I believe that the emphasis of the Bill should be to restore the child to the natural parent. That is why again I agree with Deputy McQuillan that the other sections could really all be discussed together. Anything which militates against this, such as attempting to get the mother to pay back payments, the giving to the court of the easy way out, should be avoided. The average judge is a busy man. Judges are good people. Generally speaking, they operate as fairly as they can but they are all human and then they have the simple superficial view that I have heard from many distinguished persons: "Look how clean, how well-fed, how well-behaved the children in an institution are," and nobody bothering about what happens to the child's mind or the emotional life of the child or the child's personality, which we all know begins and ends in its natural and normal development with the family. These other children living in institutions are superficially perfectly well integrated, healthy and happy in every way but, in fact, are in some way or another emotional cripples or personality cripples of one kind or another.
I have emphasised that point on a number of occasions but it is terribly important. It is a matter which the Minister has provided for in one of his first sections. I know he is conscious of that himself because he says that that is to dominate his Bill. But, in each of the sections as he legislates, he should legislate in favour all the time of the return of the parent at any time up to the 21st year, if you accept that year as the year of maturity. At any time, if a parent is going to assume his natural responsibilities, we should be delighted and facilitate him in every possible way in the interests of the child.
When it comes to a decision between a lady who is an unmarried mother who comes into court and wants the child and, on the other hand, a distinguished responsible organisation or institution, the easier decision, the natural decision probably for most of us, would be to say: "I cannot take a chance with this. God only knows what will happen with this mother. She has already made a mistake," and all that. So that the weight is against the child going back to the mother. The weight is in favour of the child going back to the institution. We should be very careful in this legislation to put the onus on the judge to think very deeply about it and, if he is going to send the child to the institution, he will do it against the pressure of legislation from this House.
I agree with Deputies who have said that the best place for a child is at home, that it is only as a last resort that we should contemplate the idea of a child being sent to or remaining in an institution. As Deputies will recall, we adverted to this in our discussions recently on the Adoption Bill and all of us who were concerned in that discussion were agreed that the most desirable thing in all circumstances was to have a child, preferably in its own home with the natural parents or, if that was not possible, with adoptive parents.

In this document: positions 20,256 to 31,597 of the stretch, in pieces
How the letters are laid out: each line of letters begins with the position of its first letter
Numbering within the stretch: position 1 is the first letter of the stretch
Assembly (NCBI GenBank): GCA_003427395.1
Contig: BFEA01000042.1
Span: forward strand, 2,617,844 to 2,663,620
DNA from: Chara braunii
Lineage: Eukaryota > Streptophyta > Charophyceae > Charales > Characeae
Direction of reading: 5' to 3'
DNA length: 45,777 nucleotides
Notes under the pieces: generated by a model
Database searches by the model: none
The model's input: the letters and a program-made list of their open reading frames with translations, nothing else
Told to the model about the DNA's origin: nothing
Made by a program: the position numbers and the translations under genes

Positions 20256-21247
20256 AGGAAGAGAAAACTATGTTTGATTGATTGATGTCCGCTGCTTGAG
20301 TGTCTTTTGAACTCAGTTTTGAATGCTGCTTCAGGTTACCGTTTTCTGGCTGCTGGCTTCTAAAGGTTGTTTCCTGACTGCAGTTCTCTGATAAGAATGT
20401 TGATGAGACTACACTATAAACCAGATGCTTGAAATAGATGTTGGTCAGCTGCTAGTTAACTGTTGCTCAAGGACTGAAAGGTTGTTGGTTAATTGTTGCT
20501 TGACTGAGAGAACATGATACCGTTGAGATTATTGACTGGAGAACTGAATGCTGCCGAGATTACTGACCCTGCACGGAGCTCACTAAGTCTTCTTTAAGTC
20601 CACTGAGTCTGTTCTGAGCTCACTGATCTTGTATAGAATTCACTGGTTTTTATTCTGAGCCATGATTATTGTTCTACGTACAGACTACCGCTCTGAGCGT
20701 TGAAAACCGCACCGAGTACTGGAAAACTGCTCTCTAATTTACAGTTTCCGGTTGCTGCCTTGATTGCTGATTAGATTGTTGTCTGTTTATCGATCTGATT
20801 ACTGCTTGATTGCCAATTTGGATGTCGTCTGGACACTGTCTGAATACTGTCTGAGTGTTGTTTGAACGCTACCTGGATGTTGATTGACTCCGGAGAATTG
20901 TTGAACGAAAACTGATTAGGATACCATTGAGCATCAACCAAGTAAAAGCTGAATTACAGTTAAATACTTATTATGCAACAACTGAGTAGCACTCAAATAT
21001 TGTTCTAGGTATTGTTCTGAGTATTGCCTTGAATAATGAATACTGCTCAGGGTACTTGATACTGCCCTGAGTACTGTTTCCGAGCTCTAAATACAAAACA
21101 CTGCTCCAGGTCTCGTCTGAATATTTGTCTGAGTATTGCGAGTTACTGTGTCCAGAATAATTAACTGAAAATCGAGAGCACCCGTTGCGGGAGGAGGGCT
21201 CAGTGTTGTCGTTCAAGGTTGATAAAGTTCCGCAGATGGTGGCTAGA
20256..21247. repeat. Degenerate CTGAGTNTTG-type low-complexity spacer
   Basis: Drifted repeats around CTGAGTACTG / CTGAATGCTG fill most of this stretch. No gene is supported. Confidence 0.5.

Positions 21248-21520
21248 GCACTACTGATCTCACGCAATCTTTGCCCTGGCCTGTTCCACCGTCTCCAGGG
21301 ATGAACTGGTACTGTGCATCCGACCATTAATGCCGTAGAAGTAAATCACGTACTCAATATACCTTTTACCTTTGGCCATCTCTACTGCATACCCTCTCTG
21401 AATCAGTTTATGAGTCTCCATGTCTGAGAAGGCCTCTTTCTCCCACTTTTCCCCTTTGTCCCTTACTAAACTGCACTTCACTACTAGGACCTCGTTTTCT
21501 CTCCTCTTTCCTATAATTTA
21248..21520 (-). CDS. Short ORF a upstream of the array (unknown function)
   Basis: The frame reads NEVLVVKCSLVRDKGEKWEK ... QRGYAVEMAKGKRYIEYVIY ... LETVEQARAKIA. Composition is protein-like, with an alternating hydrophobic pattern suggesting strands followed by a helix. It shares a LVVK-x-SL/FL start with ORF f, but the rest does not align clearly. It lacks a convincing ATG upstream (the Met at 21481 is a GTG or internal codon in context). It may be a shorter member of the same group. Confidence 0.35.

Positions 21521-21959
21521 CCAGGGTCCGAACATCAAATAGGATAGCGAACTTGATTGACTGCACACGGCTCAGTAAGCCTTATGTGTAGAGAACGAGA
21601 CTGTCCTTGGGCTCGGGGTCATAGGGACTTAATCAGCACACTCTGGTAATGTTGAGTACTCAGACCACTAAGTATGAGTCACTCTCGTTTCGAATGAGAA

I should like to avail of this opportunity, now that we are talking about this subject, to re-emphasise how important and desirable it is that we should have the maximum possible number of adoptions, that we could look forward to the day when our institutions would become places where children remained only for a short period of time while waiting to be adopted, that is, of course, children who are capable of being adopted.
I want to re-direct the attention of Deputies to the fundamental guiding principle in this Bill which is enshrined in section 3, which is not limited in any way. Section 3 stipulates:
Where in any proceedings before any court the custody, guardianship or upbringing of an infant, or the administration of any property belonging to or held on trust for an infant, or the application of the income thereof, is in question, the court, in deciding that question, shall regard the welfare of the infant as the first and paramount consideration.
There is no hedging there. Those are clearcut precise words and they state the principle as strongly as it can possibly be stated. When Deputies are worrying about sections 14, 15 and 16, the first thing I should do is to point to section 3 in this regard and then remind them that the court, when it comes to deal with cases under the later sections, would have to have full and immediate regard to this directive, this guiding principle as laid down in section 3.
Section 14 is merely permissive. It only authorises the court not to accede to one of these applications in particular circumstances. Do not forget that before section 14 can even begin to apply, the parent must have abandoned or deserted the infant "or has otherwise so conducted himself that the court should refuse to enforce his right"—again very strong words. We are dealing with a bad type of case here, a person who has either abandoned or deserted the child or who has otherwise so conducted himself that the court should refuse to enforce his right to custody.
Temporarily abandoned. If temporarily, could they not do penance?
Agreed. The section is there to deal with the case. The whole idea of having these sections here is to cater for the case where a person, as Deputy Dr. Browne puts it, wishes to do penance, realises the tragic mistake he has made, wants to make amends to the child and applies to the court to be given back custody of the child. All we are providing here is that the court need not necessarily agree to this application and shall have the right, having regard to the paramount consideration, the welfare of the child, not to grant the application.